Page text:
Within 5 minutes of our entering into the rings section, two ground rules were quickly laid out:
1. The salesman is interested in giving ‘madam’ the most expensive ring we can afford on the basis of his judgement of our financial status from our clothes and my nervousness.
2. He doesn’t give a damn about the ring I’m going to buy because frankly he gave me a look which, if translated into words, would read “Aisi shakal ke saath tujhe ladki mil gayi kaafi nahi hai ke ab tujhe ring bhi chahiye??”

Ring-shopping isn’t that tough a job for guys. You just got to stand next to your fiancée while she tries about three hundred designs, many of size of metal knuckles used by gangsters to put a stamp on people’s faces. Being the considerate, lovely woman that she is, she would ask the price of each ring before trying it on and then give a quick glance at me to check if I’ve fainted to the ground or not. The salesman would enjoy every moment of this at your expense because this cruel world finds it funny to watch a tall, lanky man sweat like a pig in an air-conditioned showroom.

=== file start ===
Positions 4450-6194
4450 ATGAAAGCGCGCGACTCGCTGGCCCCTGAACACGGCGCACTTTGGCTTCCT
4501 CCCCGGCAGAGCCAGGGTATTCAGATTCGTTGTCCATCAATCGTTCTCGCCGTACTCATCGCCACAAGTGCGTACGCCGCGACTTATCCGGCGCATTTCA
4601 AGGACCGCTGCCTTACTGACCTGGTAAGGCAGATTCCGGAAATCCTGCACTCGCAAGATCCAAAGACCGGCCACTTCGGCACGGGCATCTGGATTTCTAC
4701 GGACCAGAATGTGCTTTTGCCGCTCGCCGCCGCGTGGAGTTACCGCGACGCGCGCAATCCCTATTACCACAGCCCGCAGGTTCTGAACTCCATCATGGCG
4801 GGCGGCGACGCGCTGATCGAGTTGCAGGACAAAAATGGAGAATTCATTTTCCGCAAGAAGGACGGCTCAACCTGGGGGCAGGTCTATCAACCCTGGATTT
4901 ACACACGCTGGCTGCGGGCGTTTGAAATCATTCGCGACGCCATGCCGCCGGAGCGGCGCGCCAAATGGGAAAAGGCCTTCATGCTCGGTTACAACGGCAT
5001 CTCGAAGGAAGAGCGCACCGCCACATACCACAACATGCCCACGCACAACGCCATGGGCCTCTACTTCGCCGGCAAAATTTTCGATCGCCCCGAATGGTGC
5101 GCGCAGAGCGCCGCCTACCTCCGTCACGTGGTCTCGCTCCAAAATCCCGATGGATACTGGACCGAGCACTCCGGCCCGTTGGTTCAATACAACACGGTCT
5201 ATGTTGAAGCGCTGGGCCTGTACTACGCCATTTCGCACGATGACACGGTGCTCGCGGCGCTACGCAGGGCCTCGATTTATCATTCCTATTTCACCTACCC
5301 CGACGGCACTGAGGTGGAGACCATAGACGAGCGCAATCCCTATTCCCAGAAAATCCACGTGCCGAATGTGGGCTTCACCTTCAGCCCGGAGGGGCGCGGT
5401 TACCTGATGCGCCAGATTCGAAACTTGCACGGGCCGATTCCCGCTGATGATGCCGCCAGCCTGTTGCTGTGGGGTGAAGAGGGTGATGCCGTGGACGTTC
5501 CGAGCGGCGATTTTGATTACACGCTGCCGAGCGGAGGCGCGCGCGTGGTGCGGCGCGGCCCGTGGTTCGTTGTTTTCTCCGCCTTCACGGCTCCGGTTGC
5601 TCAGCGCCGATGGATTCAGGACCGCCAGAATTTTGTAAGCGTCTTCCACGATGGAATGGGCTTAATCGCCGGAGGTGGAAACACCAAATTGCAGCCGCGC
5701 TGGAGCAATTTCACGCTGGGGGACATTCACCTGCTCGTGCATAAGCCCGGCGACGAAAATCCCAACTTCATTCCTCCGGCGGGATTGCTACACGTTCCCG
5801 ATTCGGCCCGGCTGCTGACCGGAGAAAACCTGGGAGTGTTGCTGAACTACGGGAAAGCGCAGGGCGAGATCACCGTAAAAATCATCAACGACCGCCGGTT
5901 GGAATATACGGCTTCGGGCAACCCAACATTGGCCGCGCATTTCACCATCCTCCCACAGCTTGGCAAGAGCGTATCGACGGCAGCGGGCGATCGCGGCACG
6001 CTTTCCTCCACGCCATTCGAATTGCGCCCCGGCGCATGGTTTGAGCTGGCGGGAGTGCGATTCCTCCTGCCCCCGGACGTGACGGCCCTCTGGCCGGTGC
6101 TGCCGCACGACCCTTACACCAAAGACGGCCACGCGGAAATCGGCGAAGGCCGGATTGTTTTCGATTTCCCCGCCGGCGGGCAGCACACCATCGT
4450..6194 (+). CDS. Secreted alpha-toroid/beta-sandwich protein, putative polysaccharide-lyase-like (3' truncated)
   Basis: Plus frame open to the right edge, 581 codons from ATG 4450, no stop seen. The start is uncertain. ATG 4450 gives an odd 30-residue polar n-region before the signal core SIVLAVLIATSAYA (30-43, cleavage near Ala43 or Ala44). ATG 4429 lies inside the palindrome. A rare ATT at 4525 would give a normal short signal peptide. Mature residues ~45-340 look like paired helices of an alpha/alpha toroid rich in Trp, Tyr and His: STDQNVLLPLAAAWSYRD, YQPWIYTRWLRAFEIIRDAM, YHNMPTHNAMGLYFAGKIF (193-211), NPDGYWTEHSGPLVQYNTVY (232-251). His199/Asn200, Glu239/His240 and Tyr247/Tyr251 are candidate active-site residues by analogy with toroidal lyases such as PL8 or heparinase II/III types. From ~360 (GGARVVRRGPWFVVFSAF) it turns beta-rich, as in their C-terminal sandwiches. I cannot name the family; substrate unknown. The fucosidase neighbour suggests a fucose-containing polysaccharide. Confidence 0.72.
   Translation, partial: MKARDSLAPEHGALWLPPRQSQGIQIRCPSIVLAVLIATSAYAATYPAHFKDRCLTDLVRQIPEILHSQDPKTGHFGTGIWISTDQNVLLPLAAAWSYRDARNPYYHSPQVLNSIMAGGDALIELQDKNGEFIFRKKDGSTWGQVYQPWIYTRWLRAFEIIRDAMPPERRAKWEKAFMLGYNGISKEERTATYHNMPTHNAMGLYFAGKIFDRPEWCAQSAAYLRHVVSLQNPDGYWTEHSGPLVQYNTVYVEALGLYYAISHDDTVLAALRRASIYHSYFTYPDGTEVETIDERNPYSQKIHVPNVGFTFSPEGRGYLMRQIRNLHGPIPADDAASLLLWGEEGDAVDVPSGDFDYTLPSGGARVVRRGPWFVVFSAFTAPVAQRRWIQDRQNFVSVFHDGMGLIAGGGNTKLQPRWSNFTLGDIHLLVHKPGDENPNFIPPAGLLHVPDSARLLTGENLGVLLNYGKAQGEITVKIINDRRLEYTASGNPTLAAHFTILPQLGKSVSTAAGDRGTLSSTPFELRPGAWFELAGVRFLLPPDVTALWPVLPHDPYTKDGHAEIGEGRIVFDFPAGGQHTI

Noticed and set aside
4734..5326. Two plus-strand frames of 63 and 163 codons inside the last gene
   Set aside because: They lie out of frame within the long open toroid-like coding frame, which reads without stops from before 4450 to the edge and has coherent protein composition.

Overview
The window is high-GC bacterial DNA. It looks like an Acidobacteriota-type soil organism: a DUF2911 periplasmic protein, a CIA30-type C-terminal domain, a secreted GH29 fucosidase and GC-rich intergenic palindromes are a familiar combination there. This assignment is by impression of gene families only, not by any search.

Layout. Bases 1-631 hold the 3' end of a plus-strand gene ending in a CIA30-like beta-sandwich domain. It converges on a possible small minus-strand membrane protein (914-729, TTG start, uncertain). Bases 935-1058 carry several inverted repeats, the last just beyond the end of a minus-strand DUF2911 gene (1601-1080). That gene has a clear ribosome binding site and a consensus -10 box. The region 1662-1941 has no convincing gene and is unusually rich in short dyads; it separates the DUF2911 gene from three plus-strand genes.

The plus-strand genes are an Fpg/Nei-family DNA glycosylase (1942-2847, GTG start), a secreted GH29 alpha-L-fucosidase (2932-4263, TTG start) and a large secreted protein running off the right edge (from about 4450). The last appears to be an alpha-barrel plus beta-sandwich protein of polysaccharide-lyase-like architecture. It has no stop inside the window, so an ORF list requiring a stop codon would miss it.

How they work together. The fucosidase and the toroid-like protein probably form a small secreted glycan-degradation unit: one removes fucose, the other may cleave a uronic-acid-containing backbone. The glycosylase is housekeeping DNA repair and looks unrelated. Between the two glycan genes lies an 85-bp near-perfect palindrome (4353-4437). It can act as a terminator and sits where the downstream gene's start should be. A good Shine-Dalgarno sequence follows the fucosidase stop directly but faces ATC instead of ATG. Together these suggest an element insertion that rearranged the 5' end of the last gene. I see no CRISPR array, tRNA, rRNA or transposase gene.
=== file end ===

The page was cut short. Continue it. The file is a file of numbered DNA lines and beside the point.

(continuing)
After she had made her choice, it was time for my ‘dark brown, tendinous, never-heard-of-something-called-manicure with irregular patches of hair on fingers’ hand to try out rings. By then, the salesman and I had developed a bro-code about giving me a signal if the ring was too loud for my middle-class face or too big for my chopsticks-shaped fingers. It took some time, but I managed it without making my better half burst out into a fit of laughter.

We celebrated the event with a cold, happy-hours cheers of Bira White, and promised to exchange the rings soon so that we could flood the social media with the photos because that’s what she was getting engaged to me for.

What about me? Well, I did it for some new posts on this blog.